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Looming 'Fiscal Cliff' Has Politicians Talking

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Sen. Mark Warner was part of a bi-partisan group looking to make it easier for foreign entrepreneurs to start businesses in the U.S., now he is looking for a bi-partisan solution to the looming budget cuts.
Matt Laslo
Sen. Mark Warner was part of a bi-partisan group looking to make it easier for foreign entrepreneurs to start businesses in the U.S., now he is looking for a bi-partisan solution to the looming budget cuts.

As this year's elections kicks into full gear, partisan bickering is distracting lawmakers on Capitol Hill, but some of the senators in the region are urging their colleagues to start resolving some looming battles now.

"We all realize that fairly quickly after the election we've got deadlines," said Sen. Mark Warner, D-Va. "If we think the challenge was great with the debt ceiling, folks ain't seen nothing yet."  

Economists say the US is heading toward a "fiscal cliff" on January 1, when Bush-era tax cuts are set to expire and more than a trillion dollars is scheduled to be cut from the federal budget.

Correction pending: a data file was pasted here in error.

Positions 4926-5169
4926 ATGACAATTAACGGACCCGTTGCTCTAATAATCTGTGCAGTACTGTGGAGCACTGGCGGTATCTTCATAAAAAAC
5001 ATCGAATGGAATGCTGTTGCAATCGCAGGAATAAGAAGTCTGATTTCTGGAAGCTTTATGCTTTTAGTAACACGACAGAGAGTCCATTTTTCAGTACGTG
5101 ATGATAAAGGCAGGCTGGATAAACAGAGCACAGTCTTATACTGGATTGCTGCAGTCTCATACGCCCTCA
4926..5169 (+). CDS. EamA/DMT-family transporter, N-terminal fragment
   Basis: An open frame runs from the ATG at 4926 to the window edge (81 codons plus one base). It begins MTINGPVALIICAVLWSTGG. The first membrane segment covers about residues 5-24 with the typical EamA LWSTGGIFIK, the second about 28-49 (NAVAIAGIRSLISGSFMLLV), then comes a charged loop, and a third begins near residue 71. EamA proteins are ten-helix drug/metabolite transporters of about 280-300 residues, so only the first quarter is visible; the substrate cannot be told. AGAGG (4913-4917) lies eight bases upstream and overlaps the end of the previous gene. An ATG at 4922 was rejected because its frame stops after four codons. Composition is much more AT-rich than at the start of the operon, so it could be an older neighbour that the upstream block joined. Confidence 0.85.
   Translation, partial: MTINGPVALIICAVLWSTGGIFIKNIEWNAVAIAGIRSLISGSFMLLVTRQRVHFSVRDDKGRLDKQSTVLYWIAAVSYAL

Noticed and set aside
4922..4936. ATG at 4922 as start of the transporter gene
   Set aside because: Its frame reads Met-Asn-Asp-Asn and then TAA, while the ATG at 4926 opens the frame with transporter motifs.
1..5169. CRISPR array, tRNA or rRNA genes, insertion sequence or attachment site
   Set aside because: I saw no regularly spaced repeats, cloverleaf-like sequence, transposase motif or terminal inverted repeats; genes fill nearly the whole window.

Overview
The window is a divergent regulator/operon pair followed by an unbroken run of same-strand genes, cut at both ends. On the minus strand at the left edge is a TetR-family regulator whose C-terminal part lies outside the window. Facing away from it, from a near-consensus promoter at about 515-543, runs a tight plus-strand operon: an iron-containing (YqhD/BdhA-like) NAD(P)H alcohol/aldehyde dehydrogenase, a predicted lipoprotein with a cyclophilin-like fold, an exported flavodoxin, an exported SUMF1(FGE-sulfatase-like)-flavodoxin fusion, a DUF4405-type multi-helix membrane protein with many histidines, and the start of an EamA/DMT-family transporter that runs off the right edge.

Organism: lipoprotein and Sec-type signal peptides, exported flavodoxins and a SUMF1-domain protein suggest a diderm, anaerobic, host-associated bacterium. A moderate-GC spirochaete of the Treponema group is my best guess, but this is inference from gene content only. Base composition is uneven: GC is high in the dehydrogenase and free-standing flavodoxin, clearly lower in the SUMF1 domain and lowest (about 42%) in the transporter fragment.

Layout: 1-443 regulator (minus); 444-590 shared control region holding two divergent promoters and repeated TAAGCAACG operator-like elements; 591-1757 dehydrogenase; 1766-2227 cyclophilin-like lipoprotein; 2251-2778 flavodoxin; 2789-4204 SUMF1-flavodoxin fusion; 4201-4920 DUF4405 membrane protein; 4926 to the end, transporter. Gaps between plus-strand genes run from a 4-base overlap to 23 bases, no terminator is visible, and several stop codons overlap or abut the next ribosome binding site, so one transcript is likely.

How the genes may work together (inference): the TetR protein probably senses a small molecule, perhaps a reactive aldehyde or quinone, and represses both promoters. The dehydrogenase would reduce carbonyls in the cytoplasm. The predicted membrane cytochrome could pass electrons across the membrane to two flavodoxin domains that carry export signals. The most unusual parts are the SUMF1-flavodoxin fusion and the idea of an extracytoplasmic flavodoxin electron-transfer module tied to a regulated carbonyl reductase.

Sen. Warner, who does not have to worry about being reelected this year, is meeting with a bipartisan group of senators trying to work out a broad compromise to reduce the deficit. He says he wants to avoid a last minute showdown like the one that happened with the debt ceiling debate last year. 

Sen. Ben Cardin, D-Md. is up for reelection this year, but he agrees that Congress can't afford to wait to resolve major fiscal issues in the lame duck session after the elections. 

"I want to get things done. I'd like to get some form of a budget moving forward, perhaps eliminating the $1.2 trillion in sequestration or at least do the extenders, so I'm for trying to get some action before Nov. 6."

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